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5 Resources For South Dakota Ranchers Hit By October Blizzard

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For the ranchers hit by the Atlas Blizzard, here are five resources that offer assistance. 

Editor's note: A sixth relief fund has been added to the list. Check back often for more updates.

It’s being called the worst blizzard in our state’s history. The “Atlas” blizzard brought 55 in. of snow and 60-mph winds, which resulted in tens of thousands of cattle killed in western South Dakota and neighboring areas. We continue to hear more reports on this devastating storm that has impacted so many of our friends and colleagues in the beef business.

A few days ago, I blogged about this storm, asking for prayers of support and providing a preliminary report on the cattle death loss.

You can read the post here and offer your own stories and prayers.

One thing I’ve noticed among comments on social media are some that imply that ranchers who sustained cattle losses due to the storm must not have been good caretakers of their livestock. Anyone who has battled Mother Nature knows that she is ultimately in charge, and with cattle still in summer pastures in many cases (this is early October after all), there was little protection from the elements when this early storm blew through the prairie.

As winter approaches, most ranchers will bring their livestock closer to home, where there is more shelter, and feed and water resources are closer. However, there was no time to prepare for the early blast of winter weather that caught many off guard. Additionally, since the weather had been so nice prior to the blizzard, the cattle hadn’t yet developed their winter coats, which left them more vulnerable to the elements.

These ranchers are some of the best in the country, and the loss of these cattle is more than financial; it’s emotional, too. I can’t imagine the heartbreak these folks are feeling right now, and I feel fortunate that my ranch was spared.

With the government shutdown and an expired farm bill, there is no federal safety net for ranchers. There is nobody to report death loss to, and any financial aid that was once available is out of reach for those wrestling with the loss of their cattle. Some are reporting up to 50% loss of their herds. With no help in sight, there are several grassroots efforts to help these ranchers. Here is a list of five resources you should know about.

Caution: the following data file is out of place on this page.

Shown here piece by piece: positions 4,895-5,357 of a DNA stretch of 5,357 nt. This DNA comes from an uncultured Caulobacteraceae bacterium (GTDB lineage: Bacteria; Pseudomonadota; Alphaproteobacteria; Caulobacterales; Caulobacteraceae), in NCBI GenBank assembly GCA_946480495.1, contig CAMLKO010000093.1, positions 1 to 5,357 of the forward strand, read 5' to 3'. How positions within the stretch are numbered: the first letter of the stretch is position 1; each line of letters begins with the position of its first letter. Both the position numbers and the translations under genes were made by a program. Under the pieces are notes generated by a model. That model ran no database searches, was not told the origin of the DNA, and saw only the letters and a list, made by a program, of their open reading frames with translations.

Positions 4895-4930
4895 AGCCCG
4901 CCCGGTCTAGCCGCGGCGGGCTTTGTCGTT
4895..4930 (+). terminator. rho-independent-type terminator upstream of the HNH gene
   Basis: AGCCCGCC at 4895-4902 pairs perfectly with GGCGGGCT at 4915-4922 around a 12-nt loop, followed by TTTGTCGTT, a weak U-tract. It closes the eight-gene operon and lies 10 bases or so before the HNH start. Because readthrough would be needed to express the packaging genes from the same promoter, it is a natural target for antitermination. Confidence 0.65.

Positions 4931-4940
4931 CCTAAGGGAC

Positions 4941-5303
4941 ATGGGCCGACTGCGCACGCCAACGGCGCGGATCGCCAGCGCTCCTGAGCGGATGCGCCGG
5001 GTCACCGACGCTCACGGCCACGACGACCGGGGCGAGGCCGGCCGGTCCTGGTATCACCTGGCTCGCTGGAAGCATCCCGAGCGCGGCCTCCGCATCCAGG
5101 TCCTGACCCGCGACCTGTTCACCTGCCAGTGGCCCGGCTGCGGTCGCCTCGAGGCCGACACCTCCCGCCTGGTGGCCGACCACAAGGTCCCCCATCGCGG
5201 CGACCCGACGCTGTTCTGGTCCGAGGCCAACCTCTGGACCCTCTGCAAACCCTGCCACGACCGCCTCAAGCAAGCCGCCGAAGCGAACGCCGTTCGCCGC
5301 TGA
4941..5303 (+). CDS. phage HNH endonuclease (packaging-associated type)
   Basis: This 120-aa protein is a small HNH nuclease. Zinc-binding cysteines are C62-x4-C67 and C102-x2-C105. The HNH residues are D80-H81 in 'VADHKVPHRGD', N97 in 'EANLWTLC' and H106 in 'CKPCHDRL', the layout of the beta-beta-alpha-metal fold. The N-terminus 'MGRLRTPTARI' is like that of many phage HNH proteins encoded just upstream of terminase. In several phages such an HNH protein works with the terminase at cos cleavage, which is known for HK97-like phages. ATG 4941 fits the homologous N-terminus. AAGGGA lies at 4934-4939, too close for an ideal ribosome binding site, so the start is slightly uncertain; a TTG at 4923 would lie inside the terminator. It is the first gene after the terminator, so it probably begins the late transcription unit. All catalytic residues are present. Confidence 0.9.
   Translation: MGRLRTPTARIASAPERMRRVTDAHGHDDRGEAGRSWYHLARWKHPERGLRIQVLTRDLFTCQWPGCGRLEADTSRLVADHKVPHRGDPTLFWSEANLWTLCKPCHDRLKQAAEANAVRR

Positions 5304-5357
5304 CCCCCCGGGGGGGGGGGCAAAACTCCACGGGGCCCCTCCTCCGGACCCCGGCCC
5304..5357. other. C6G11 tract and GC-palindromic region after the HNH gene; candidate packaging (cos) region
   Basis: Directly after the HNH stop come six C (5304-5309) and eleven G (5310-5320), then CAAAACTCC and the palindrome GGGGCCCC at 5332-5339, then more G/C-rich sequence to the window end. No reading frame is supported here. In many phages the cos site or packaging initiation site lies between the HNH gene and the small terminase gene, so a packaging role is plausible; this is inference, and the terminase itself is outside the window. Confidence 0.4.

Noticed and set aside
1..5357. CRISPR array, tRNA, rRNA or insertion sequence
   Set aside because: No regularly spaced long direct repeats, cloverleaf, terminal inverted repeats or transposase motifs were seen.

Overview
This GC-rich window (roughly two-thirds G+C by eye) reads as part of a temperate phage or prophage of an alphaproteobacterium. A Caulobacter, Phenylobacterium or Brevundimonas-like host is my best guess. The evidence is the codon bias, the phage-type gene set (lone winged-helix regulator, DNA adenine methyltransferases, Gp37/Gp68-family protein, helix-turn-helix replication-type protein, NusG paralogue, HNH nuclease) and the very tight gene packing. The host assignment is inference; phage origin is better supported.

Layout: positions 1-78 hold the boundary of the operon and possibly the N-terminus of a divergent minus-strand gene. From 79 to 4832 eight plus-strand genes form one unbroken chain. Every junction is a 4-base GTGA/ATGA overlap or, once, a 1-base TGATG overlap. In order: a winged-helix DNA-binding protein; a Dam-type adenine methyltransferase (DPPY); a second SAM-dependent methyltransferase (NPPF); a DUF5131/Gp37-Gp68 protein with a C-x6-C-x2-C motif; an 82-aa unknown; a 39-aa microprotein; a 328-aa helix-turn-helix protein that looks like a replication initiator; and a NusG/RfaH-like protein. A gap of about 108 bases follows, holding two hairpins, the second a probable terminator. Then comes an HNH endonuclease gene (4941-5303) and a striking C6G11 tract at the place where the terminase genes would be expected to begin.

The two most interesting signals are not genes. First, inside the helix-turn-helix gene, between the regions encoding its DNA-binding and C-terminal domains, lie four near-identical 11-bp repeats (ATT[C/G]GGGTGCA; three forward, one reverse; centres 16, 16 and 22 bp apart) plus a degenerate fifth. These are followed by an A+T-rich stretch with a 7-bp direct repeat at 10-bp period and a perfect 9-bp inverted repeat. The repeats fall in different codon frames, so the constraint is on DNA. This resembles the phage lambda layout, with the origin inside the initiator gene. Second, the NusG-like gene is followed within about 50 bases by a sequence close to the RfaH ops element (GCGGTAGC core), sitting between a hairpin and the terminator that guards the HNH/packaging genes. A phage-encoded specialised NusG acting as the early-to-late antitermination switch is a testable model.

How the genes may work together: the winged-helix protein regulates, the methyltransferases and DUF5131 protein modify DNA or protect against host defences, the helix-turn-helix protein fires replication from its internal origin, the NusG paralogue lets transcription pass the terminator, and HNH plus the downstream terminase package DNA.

1. South Dakota Cattle Locator

This Facebook page offers a central location to help connect ranchers who have lost or found cattle after the devastating winter storm dubbed Atlas and return them to their owners.

2. Blizzard Ranch Relief And Aid

This Facebook page is a catch-all for information about the blizzard. Check back daily for updates on the storm’s devastation, as well as new resources for ranchers.

3. Heifers For South Dakota

According to this Facebook page, “This is a group for those who are wanting to pledge a heifer, be it a bred yearling or a replacement-quality weanling for a rancher in South Dakota. Let’s reach out to our neighbors in their time of need. This will be a 501-c-3 not-for-profit group. That status can't be obtained until the government is going again. The focus is on providing breeding stock to family-type ranches whose primary income is from agriculture. All are encouraged to help in any way they can, be that informing potential donors, hauling livestock, coordinating brand and health inspections or donating dollars towards fuel. All livestock are appreciated, but I challenge those giving to give an animal that they would be proud to own, with the focus on quality breeding stock.”

 

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4. Black Hills Area Community Foundation’s South Dakota Rancher Relief Fund 

The South Dakota Rancher Relief Fund was established on Oct. 8, 2013 by Black Hills Area Community Foundation (BHACF) to provide support and relief assistance to those in the agriculture industry impacted by the blizzard of Oct. 4-7, 2013. The fund will be administered by BHACF in cooperation with the South Dakota Stockgrowers Association, the South Dakota Cattlemen’s Association and the South Dakota Sheep Growers Association for the direct benefit of the livestock producers impacted by this devastating blizzard.

5. Volunteers For SD Ranchers

There are many volunteers willing to help gather, move, sort, and haul livestock. Many have horses and four-wheelers and are willing to travel to the ranchers in need. If you are a rancher who needs help with these tasks, please call 605-274-1407 or 605-274-1408.